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When using powershell, sometimes I want to only display for example the name or fullname of a file.
From what I can gather, the way to do this is by using Get-ItemProperty (alias of gp) and passing -n fullname, For example

PS C:\Dev> gp . -n fullname

Notably I want to use this in longer scripts combined with foreach and where, and so on

Powershell then displays the fullname, but it also displays a bunch of other stuff, as follows:

PSPath       : Microsoft.PowerShell.Core\FileSystem::C:\Dev
PSParentPath : Microsoft.PowerShell.Core\FileSystem::C:\
PSChildName  : Dev
PSDrive      : C
PSProvider   : Microsoft.PowerShell.Core\FileSystem
fullname     : C:\Dev

My question is, how can I get powershell to only display the property I want (fullname) and not cruft the display up with all the other stuff. Is Get-ItemProperty even the right way to do this?


If I do this:

ls -r | ?{ $_.fullname -match "foo" }

This gives me a series of lists, one for each directory, showing all the 'foo' files in each directory. What I'd like to do is consolidate those multiple lists into one single list, and not show the Mode, LastWriteTime, Length or any other irrelevant stuff. If Get-ItemProperty is not the correct way to show those things, what is?

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up vote 7 down vote accepted

There are many ways. I think you were looking for Get-ChildItem:

PS > get-childitem x.txt | select fullname


    PS > get-childitem x.txt | select name


    PS > get-childitem x.txt | % { $_.fullname }
    PS >

You could use Get-ItemProperty, but I think it's more for things like registries.

PS > Get-ItemProperty x.txt | select name


Format-Table, alias ft is also good to know about...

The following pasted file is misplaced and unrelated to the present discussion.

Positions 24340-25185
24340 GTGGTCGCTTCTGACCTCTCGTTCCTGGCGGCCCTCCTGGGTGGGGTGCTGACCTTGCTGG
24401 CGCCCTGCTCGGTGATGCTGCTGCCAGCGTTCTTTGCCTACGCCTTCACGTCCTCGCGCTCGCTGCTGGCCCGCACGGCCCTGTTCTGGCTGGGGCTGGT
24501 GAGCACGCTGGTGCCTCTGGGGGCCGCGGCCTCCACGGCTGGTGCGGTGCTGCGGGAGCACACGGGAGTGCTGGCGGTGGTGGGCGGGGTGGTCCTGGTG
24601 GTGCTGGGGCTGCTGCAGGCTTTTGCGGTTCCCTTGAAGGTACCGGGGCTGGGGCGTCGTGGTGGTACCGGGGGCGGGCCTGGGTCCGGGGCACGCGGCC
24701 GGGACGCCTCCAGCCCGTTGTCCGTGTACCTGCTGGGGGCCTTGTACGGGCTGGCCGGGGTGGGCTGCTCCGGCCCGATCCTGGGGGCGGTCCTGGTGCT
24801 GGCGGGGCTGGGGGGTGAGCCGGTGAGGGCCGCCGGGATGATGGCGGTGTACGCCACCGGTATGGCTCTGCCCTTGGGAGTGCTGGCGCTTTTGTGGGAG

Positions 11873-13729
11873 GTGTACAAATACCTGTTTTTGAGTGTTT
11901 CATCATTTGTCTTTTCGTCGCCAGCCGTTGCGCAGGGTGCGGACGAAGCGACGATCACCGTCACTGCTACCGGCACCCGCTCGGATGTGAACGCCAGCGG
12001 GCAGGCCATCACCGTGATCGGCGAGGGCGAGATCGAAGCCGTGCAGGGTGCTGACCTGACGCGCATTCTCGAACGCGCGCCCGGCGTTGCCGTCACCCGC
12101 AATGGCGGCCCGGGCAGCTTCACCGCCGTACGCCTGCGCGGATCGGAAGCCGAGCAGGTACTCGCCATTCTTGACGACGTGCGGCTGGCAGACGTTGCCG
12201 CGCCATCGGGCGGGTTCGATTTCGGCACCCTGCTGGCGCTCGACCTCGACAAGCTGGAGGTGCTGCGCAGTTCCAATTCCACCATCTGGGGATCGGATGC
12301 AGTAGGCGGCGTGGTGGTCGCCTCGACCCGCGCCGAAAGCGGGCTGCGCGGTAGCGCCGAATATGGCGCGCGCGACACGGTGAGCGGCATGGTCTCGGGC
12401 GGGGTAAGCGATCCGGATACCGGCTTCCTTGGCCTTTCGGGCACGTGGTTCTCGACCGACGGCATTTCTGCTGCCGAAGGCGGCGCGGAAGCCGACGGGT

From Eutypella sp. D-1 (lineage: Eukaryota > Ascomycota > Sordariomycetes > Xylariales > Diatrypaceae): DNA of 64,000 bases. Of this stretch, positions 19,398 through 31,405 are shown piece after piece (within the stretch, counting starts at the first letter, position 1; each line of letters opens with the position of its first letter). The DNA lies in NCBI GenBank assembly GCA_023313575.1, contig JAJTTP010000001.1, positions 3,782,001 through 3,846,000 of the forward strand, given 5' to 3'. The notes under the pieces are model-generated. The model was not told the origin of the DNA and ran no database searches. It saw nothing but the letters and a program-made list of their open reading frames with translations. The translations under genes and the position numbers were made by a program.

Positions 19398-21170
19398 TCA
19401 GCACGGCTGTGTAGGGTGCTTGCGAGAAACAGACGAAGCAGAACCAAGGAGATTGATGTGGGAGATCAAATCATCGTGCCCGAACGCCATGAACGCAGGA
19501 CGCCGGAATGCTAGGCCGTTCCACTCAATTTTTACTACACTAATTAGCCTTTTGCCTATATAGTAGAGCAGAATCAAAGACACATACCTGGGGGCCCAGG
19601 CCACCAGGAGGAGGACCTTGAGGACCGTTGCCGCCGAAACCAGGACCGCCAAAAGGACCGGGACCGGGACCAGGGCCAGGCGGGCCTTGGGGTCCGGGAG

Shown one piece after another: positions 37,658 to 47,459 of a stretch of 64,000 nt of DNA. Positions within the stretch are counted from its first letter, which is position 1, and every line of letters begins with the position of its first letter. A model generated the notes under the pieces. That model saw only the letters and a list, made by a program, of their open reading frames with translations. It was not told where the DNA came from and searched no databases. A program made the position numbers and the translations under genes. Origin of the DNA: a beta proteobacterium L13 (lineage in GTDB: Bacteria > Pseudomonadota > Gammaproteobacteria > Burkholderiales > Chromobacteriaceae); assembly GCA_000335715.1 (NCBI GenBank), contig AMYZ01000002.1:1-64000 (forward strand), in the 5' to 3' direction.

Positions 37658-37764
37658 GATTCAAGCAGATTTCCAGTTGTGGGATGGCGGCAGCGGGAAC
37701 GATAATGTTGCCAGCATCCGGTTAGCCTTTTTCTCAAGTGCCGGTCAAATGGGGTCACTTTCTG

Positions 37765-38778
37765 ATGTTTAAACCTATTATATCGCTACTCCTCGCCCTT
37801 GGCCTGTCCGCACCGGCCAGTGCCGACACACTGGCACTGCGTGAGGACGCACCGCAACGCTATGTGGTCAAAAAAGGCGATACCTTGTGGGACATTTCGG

PS > gci x.txt | format-table -a fullname,length

FullName                                         Length
--------                                         ------
C:\WINDOWS\system32\WindowsPowerShell\v1.0\x.txt    126

Commonly used aliases for Get-ChildItem, are ls, dir, and gci. I'd go with gci, when in Rome.

share|improve this answer
ls blha blah | select name did it :-) – Orion Edwards Jan 19 '09 at 1:09
format-table -a also works. Thanks lots! – Orion Edwards Jan 19 '09 at 1:09
BTW, the reason for this is the default output formatting for FileInfo and DirectoryInfo objects. Using Select-Object or Format-Table specifies the output specifically. – JasonMArcher Feb 16 '09 at 3:05

Just an additional comment... The way PowerShell displays information to the screen can also be modified by making changes to its Extended Type System (ETS).

Check the help for Update-TypeData.

Going this route does introduce some more advanced topics...

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you can use (depending on what you exactly need):

(gi c:\temp\file -ea 0).fullname

(gi c:\temp\file -ea 0) | select -ExpandProperty fullname


-ea: do not show error if file does not exist

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If you are in a foreach loop and you have a reference to the object that you are interested in, then have you tried something like the following to just echo the property.

foreach ($file in dir)
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I've always restricted my use of Get-ItemProperty for navigation providers like the registry where getting data via Get-Item or get-ChildItem. Compare

ls hklm:\SOFTWARE\Microsoft\Windows\CurrentVersion\Run
gp hklm:\SOFTWARE\Microsoft\Windows\CurrentVersion\Run

what you want to do is use the properties directly

ls | ? { $_.FullName -match "whatever"}
share|improve this answer
This solves an unrelated problem which I don't have. I didn't know about -match though, very cool thanks – Orion Edwards Jan 19 '09 at 0:07

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